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Recognizing Veterans Day and Remembrance Day

This week countries all around the world honor the sacrifices made by members of their armed forces. Remembrance Day, celebrated in Canada, the UK, and Australia among other nations, honors the brave men and women who gave their lives in the line of duty. In the US, those who have lost their lives are honored during Memorial Day earlier in the year, while November 11 is a day to honor and celebrate living members of the military.

Each of these holidays, whether in remembrance of fallen soldiers or in recognition of those still with us, is a chance to reflect on the service and sacrifice of our military personnel, and is a time to ask ourselves if we’re doing all we can to thank them, support them, and give back to them.

Military service is honorable, and extremely rewarding. Members of the armed forces experience a bond with their fellow service members that is unlike any other, a built-in family and network of support. Military service means receiving world class skills training and professional experience that can lead to an amazing career path. For those who wish to see and experience places and cultures all around the world, and help members of other nations as well as their own, the military can be a wonderful place to achieve those goals.


But as we well know, members of the military face a range of unique challenges on and off the battlefield. They experience long periods of time away from loved ones. If they receive injuries during service it can mean long and laborious recovery, and sometimes permanent physiological damage. They also encounter psychological injury from the trauma of war. According to the US Department of Veterans Affairs, sometimes in an effort to cope with these experiences, and sometimes for other reasons, substance abuse can become an issue for veterans. In America, 22 veterans each day die by suicide. The National Coalition for Homeless Veterans reports that about 12% of homeless adults in the US are veterans. One in four women in the US military, and one in one hundred men, reports an experience with Military Sexual Trauma, according to the US Department of Veterans Affairs. Certainly, much more should be done to combat these issues.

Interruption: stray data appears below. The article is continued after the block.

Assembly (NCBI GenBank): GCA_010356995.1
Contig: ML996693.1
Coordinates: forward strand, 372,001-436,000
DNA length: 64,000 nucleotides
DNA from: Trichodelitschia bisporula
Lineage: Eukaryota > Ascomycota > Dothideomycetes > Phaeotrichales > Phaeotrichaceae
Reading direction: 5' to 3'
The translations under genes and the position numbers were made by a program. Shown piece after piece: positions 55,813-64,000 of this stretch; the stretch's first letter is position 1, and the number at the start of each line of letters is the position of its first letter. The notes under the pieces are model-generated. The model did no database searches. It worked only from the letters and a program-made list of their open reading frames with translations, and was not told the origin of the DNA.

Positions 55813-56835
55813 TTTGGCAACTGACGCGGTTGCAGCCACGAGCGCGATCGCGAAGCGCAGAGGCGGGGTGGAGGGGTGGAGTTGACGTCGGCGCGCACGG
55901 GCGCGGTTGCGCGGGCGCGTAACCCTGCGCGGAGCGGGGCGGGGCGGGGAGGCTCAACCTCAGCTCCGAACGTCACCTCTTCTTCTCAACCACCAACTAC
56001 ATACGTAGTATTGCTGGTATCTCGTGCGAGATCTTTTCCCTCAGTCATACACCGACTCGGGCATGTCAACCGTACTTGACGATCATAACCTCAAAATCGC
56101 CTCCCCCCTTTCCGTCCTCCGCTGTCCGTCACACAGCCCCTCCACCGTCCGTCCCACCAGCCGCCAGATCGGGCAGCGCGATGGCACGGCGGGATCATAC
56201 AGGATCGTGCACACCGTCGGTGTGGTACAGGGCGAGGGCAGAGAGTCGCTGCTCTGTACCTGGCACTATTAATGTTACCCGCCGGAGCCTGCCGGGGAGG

Each person who enlists is aware of the hardships and dangers, and yet they serve anyway because they love and wish to serve and protect their nation. Regardless of their country, or whether it’s a time of war or peace, the members of our military make an immense sacrifice for their nation and they deserve the highest quality of care and support to face the unique challenges that come with their service.

Most of our clients’ helplines serve veterans in some way, even if their line is not set up or advertised specifically as a veteran’s line. By providing them with crisis intervention, emotional support, advocacy, and information and referral to services, these helplines are doing their part to give back to and honor the members of the military.

In honor of this week’s holidays, we thought you might be interested in some of the following resources and articles:

Canadians share their thoughts on Remembrance Day

Studies Link Mental Issues and the Rigor of the Military

US Department of Veterans Affairs: Mental Health Facts and Resources

NAMI Blog: My Time of Service is Over, But My Time to Serve Never Ends

Relieving veterans’ PTSD through horses, water — even yoga

Suicide claims more Canadian soldiers than those killed by Afghan combat

Remembrance Day — Get Involved

9 Simple Ways You Can Help Veterans


Dana joined the iCarol team in 2013 after 12 years of direct service and administrative duties in the Helpline Industry. You'll find her presenting Webinars, Tweeting, Blogging, Facebooking, and producing other materials to help others learn more about iCarol.

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